Avery Manigault from Kent, CT

I saw it last night and found myself sitting on the edge of my seat the entire night. What beautiful music! And what a gripping, disturbing story! It also heartened me to see the youngest and most diverse audience I've seen at the Met in years. Bravo to the Met!

Nov. 07 2013 06:38 AM
CeeCee from New York City

Saw it today. I am season ticket holder. Love the oldies, but this was one of the most thrilling performances I have seen in my many years going to the Met. Bravo to all involved!

Nov. 02 2013 11:35 PM
Charles Fischbein from Front Royal, Va.

While David Patrick Stearns wrote a generally glowing review of Two Boy's opening at Metropolitan Opera, before hard working readers rush to purchase tickets to see it I felt I should post some other rather negative reviews of the Opera.
Anne Midgette, ( my favorit Opera Critic) from the Washington Post say's " I think Muhly has a good opera or several in him, down the road but this is not it."
Martin Bernheimer writes, "
An impeccable cast sang as if it a masterpiece were at hand but Nico Muhly's Opera is simply silly."
David Finkle of Huffington Post writes, " Nico Muhly's Two Boys proves one and one equals disappointment"
Manuela Hoelterhoff of Bloomberg say's, " Muhly's internet creep gets stabbed at Met Premiere."
The Wall Street Journal sums things up by saying, "It was all clean and engaging, but it may not bridge the Opera House generational divide. A puzzled elderly woman asked me afterward, "Why did he kill him?", a representative of the millennial generation felt it was an old persons view of the internet commenting " As someone who spends a lot of time on the internet I am a little offended"
A quick look at the empty seat count for the remaining performances shows a very slow box office.
I hope the cost of this experimental Opera has been covered by some generous Met donors, or the Met is in for just one more Gelb box office fiasco. God Speed, Charles Fischbein

Oct. 24 2013 09:51 AM
Bill from Manhattan

I wonder where the critic was sitting that he thought there was "an audience sensation". If he came up to the Grand Tier he would have encountered row upon row of bored people wondering when the darn thing would end. The sensation was pretty much a great New York "meh."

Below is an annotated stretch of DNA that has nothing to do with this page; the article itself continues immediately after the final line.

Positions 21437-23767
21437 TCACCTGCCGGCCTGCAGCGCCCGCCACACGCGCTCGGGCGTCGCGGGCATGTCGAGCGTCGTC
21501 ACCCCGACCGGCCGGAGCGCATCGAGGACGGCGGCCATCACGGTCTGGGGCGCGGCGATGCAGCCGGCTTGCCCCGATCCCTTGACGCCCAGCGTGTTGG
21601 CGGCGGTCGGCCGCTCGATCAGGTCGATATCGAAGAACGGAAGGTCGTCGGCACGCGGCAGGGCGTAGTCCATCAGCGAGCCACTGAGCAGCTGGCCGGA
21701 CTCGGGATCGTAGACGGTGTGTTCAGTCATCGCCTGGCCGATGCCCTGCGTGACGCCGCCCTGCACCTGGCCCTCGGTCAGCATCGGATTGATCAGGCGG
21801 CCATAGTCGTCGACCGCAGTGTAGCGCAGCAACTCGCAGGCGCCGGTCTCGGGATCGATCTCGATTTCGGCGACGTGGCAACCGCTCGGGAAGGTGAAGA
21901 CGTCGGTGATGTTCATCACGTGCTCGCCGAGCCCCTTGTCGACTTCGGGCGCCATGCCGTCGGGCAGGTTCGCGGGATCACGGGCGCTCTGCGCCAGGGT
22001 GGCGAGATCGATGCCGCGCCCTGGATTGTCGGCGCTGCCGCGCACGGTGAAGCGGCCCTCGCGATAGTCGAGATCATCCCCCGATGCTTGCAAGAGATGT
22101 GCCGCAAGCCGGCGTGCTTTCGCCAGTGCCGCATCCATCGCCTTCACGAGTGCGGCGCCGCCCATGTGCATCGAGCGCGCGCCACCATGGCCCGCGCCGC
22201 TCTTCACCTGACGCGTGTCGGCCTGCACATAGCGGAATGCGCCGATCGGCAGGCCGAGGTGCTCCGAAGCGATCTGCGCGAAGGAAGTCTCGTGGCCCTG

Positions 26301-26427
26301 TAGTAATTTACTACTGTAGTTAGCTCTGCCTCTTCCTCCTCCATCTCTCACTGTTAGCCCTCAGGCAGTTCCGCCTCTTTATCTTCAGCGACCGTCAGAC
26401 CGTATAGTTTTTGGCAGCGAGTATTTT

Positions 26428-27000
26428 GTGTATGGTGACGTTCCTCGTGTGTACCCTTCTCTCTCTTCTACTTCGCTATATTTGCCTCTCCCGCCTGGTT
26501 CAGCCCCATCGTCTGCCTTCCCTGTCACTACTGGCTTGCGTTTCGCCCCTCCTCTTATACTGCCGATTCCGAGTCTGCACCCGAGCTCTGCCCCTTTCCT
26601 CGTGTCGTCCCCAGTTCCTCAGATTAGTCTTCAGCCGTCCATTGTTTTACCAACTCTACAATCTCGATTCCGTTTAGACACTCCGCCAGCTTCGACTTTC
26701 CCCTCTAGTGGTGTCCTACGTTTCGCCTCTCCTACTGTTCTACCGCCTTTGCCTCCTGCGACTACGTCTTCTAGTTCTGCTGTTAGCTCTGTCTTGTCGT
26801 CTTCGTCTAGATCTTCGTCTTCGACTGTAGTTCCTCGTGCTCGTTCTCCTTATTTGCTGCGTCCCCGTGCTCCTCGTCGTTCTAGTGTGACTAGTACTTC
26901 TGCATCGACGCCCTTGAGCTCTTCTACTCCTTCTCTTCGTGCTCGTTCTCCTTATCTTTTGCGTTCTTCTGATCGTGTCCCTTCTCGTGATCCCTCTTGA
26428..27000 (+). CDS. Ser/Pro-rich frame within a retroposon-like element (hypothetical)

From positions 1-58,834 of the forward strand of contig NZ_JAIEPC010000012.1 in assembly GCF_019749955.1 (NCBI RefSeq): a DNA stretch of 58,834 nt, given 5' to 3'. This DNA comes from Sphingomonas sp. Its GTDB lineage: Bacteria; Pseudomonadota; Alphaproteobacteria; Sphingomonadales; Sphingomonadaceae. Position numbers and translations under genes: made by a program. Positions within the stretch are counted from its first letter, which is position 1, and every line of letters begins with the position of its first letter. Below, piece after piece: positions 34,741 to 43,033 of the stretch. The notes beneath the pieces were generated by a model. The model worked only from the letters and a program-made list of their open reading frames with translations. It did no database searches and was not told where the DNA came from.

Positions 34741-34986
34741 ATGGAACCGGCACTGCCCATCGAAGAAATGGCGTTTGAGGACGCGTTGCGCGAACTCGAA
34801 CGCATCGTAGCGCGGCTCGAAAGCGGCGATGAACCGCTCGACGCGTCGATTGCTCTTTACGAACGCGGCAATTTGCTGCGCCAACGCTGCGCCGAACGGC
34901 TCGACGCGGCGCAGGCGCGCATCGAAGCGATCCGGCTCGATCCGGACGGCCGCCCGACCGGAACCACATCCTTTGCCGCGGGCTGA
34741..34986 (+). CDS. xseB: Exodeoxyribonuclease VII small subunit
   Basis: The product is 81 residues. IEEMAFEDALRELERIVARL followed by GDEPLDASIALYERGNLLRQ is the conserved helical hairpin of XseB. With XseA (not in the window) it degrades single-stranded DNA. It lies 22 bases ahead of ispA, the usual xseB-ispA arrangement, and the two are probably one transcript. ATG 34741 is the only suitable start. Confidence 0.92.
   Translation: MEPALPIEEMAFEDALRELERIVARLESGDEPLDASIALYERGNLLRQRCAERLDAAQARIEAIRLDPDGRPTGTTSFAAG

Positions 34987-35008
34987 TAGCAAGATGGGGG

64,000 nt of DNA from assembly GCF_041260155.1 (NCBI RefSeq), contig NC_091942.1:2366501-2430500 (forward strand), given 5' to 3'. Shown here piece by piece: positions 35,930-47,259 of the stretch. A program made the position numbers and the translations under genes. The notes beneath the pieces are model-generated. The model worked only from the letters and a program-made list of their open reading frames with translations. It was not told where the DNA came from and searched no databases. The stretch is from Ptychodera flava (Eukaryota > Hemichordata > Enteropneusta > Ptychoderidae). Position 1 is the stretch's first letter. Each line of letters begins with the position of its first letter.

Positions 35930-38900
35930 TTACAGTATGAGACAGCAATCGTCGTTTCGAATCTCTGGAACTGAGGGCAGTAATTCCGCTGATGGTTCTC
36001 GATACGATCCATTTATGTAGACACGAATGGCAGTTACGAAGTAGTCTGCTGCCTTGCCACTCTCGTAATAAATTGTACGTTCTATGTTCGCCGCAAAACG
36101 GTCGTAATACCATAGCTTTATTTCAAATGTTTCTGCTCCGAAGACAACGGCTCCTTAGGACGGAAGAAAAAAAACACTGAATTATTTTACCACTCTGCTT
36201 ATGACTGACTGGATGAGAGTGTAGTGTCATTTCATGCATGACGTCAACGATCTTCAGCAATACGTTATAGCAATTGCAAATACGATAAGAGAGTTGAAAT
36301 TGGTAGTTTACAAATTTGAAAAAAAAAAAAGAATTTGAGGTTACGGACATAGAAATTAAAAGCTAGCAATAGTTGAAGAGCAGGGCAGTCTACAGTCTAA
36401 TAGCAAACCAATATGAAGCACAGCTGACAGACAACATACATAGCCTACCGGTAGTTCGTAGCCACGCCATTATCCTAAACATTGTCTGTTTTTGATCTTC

Oct. 23 2013 08:10 PM

I was at the Met last night and appreciate your review. In fact your reviews are such a breath of fresh air compared to the goose step middle brow drone of AnthonyAlexJustin you kind of keep me sane. Just wondering why you consider 'intentionally creepy sexual frankness' such a step from two young men dressing as Albanians and seducing each others girlfriends or you know the brother - sister or a Duke seducing the young daughters of his jester. This was a most riveting evening but

Oct. 22 2013 06:02 PM
Jared Lowe from Southwest Virginia

I also heard it last night, ironically enough, through the Internet on the Met's website. There were definitely some blush-worthy moments! One of the most memorable and relevant operas I've heard, and I've seen quite a few.

Oct. 22 2013 04:07 PM
Gaydon from New York

I saw the dress rehearsal of this, and was totally riveted-one of the best theatrical experiences in a long time.

Oct. 22 2013 03:23 PM
Sanja from London

I've not seen the Met version ax yet, but this review certainly makes me want to! However, in my view, the title is more than apt.

Oct. 22 2013 03:13 PM
joan from Sarasota

speaking from the far from NYC heartland of Sarasota, from where I listened to the work on line, I saw bring it on! Don't underestimate us or Muhly's music.

Oct. 22 2013 02:31 PM

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Operavore is WQXR's digital 24/7 audio stream and devoted to Opera. The Operavore blog features breaking news, expert commentary and reviews by writers Fred Plotkin, David Patrick Stearns, Amanda Angel and others. The music stream features a continuous, carefully programmed mix of classic and contemporary opera recordings.